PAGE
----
BP: I love the humour in the images. One of my favourites is the chicken wearing high heels, shot by Helmut Newton. How did you come to create this iconic image?
PP: I knew Helmut loved to photograph chickens. Our food writer was doing an article about fried chicken so I called and asked Helmut if he had any ideas. There was only a slight pause before he said: “I’ve always wanted to photograph a chicken wearing high heels.” Of course he did. We got the shoes from the doll museum in Paris and when I arrived at his apartment, his assistant took me to Helmut’s local butcher to try the shoes on chickens to be sure they were the right fit. Can you imagine! I got two chickens with the best legs.

BP: Do you think editorial has a social responsibility?
PP: Yes, I do. We address issues in several ways; in articles, in fashion narratives, in the point of view of a single photo illustration. Italian Vogue has done extraordinary social commentary for years.

"We’re in a time of such fast fashion and fast images. Everything is in the moment. I still believe people want to dream. Fantasy is still appealing."

BP: It’s mind-blowing that you have worked on over 400 images with Mr Penn. How did your working relationship begin?
PP: We met when I was assistant to Babs Simpson, the Vogue editor for his most iconic shoots in the 1950s and 60s. When Anna came to Vogue, she wanted Penn pictures in every issue. At the time he was using strobe light. I asked if he would consider shooting with available light the way he did in the 50s. He said: “Yes, if you can find the same studio I used then.” We found one just like it, with north light that he loved, dirty skylights. He returned to the softer, more romantic look of his early work.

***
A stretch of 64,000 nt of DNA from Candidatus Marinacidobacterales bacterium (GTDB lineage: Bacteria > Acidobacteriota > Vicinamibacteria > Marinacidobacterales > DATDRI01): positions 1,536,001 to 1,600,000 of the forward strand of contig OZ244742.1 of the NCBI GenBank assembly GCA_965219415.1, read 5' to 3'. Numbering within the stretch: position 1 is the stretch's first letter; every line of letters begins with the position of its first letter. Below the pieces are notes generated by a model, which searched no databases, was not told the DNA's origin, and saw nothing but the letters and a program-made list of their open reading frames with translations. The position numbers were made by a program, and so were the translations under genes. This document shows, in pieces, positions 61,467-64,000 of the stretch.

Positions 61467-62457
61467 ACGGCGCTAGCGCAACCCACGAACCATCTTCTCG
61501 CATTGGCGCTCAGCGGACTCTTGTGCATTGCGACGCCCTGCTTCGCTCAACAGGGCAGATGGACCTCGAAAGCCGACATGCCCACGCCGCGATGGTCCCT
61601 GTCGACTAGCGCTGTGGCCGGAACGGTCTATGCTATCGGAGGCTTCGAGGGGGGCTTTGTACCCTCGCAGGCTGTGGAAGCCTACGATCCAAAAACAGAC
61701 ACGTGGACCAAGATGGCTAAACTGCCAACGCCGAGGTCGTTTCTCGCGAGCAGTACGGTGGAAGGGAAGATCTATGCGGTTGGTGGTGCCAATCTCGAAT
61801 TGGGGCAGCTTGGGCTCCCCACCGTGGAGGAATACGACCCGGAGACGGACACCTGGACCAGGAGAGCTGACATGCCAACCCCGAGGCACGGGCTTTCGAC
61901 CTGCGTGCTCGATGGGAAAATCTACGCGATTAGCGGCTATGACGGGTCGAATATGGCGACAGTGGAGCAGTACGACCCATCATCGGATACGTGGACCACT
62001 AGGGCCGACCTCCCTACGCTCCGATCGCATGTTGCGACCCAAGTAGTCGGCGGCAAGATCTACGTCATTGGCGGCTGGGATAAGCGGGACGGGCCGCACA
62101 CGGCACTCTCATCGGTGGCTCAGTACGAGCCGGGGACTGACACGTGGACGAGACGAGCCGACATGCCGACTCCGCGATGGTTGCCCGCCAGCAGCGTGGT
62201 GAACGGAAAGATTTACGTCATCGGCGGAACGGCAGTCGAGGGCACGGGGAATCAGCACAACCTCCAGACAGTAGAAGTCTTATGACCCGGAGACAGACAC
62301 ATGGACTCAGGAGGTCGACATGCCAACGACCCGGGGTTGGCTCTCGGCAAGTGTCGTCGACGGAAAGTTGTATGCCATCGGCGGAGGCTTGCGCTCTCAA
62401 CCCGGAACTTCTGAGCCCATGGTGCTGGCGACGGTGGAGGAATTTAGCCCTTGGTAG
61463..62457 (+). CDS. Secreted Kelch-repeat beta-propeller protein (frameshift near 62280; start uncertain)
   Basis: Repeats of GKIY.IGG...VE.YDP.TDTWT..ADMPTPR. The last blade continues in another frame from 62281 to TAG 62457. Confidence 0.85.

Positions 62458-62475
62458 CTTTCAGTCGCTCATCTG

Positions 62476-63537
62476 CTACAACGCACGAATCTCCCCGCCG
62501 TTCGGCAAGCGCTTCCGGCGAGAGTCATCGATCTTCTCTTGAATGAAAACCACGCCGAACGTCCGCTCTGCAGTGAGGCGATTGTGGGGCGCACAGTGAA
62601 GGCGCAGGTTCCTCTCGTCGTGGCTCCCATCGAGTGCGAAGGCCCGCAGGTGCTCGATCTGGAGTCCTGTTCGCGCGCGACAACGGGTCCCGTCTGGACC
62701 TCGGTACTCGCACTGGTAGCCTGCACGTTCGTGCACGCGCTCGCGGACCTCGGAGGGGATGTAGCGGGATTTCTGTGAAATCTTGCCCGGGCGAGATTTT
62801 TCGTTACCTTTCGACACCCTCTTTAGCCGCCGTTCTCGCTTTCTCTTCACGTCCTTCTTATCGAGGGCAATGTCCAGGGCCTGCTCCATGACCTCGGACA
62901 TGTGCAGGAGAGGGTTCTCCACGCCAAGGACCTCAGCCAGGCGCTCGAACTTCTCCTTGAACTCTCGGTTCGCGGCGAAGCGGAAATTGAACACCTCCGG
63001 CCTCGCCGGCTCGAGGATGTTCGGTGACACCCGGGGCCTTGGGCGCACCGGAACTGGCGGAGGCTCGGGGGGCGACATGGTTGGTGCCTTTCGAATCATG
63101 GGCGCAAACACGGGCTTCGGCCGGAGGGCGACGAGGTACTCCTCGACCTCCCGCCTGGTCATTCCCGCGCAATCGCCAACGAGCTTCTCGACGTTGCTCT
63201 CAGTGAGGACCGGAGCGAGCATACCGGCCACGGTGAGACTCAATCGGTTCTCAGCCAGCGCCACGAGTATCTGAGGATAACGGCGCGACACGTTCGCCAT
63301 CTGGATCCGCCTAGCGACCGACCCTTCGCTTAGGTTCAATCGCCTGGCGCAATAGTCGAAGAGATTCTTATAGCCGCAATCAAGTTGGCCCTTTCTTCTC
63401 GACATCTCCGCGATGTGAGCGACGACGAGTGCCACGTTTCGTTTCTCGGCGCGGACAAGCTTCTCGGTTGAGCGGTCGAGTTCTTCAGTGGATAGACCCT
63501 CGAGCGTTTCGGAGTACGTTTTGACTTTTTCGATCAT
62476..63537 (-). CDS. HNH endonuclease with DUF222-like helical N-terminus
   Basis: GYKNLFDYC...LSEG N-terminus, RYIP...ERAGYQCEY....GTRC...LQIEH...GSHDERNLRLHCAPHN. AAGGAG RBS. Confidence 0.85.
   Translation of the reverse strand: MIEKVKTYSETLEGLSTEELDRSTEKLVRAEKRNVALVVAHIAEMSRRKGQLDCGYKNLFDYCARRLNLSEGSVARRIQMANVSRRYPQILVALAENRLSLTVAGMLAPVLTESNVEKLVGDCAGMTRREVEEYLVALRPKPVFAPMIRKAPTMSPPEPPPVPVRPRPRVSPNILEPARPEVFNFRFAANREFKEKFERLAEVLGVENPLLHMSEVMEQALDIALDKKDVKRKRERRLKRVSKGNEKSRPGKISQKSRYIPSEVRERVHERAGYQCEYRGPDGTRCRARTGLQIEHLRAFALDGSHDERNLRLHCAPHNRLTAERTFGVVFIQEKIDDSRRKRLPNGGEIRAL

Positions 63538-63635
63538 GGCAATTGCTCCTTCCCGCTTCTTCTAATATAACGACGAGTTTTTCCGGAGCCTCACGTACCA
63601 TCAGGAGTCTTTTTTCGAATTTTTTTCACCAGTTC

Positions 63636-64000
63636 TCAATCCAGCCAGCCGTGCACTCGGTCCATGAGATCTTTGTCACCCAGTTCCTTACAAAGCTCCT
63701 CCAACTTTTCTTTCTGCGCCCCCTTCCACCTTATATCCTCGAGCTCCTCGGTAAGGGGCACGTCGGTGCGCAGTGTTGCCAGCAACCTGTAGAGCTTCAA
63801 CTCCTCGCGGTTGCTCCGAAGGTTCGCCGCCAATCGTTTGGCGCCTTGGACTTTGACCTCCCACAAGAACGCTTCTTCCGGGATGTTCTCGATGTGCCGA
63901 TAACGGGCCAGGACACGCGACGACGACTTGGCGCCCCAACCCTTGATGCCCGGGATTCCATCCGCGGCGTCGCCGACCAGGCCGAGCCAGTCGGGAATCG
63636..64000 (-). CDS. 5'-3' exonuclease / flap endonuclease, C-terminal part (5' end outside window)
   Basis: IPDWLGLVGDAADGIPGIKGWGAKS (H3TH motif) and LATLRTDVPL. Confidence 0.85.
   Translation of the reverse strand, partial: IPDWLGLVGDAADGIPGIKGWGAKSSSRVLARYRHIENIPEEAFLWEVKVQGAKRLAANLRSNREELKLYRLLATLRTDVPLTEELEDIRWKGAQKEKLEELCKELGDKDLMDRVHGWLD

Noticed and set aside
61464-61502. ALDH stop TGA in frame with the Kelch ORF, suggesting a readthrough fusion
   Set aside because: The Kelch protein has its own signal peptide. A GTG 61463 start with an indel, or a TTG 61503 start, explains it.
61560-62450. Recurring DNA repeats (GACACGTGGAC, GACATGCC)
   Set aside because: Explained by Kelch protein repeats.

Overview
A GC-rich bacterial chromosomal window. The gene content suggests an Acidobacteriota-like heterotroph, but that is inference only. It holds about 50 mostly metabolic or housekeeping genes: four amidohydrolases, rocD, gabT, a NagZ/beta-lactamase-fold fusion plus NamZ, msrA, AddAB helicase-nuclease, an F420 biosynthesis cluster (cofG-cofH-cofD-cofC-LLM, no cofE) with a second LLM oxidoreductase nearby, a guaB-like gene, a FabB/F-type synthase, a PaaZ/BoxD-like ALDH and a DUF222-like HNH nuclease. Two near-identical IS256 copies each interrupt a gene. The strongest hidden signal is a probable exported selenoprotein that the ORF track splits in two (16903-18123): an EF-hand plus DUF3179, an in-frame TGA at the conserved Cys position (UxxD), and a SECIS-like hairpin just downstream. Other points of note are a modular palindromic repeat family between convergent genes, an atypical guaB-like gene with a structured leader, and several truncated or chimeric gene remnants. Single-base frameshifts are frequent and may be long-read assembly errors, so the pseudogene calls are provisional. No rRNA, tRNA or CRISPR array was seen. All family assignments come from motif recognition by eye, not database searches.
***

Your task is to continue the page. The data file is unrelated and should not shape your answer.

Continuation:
BP: You’ve spoken of Mr Penn prepping with drawings and how you learned to talk in a visual language. How do you do this?
PP: If we need an illustration for new moisturisers, it isn’t inspiring to say: “We’re doing an article on new moisturisers, do you have any ideas?” I needed to describe the products – their purpose, colour, texture – in a visual way. We’d talk and he would send sketches of his ideas. It’s similar with Tim Walker or with Steven Klein. It’s a process.

BP: A lot of people have gone back to film and I think there’s such a beauty to that. I personally get very frustrated on set when the photographer suggests fixing it later after the shoot. I want to fix it there and then because that’s my job or you can end up with unexpected surprises.
PP: I don’t like those surprises either. I’m old school and I want to see the real photograph. Of course, some retouching or colour adjusting is fine but there are some photographers who compose their final image after the shoot.

BP: Do you draw inspiration from the world at large in terms of beauty and modern technology?
PP: I draw inspiration from everything: theatre, art, videos, movies, Instagram, everywhere. I don’t use references or mood boards. If a photographer sees mood boards, it creates boundaries and establishes direction too early in the process.

BP: What advice can you give me in my pursuit with Beauty Papers?
PP: We’re in a time of such fast fashion and fast images. Everything is in the moment. I still believe people want to dream. Fantasy is still appealing. It’s one reason that I think readers respond to the photographs that we do. I don’t know about giving you advice.

BP: I’ll take anything you’ve got at this stage, Phyllis.
PP: Be relentless in what you believe in. Have fun. See what’s happening in the world around you. Always keep an open mind. I’m still learning.


The online version of this interview has been edited for brevity. Read the full interview in Beauty Papers Issue Three.
Book available at abramsbooks.com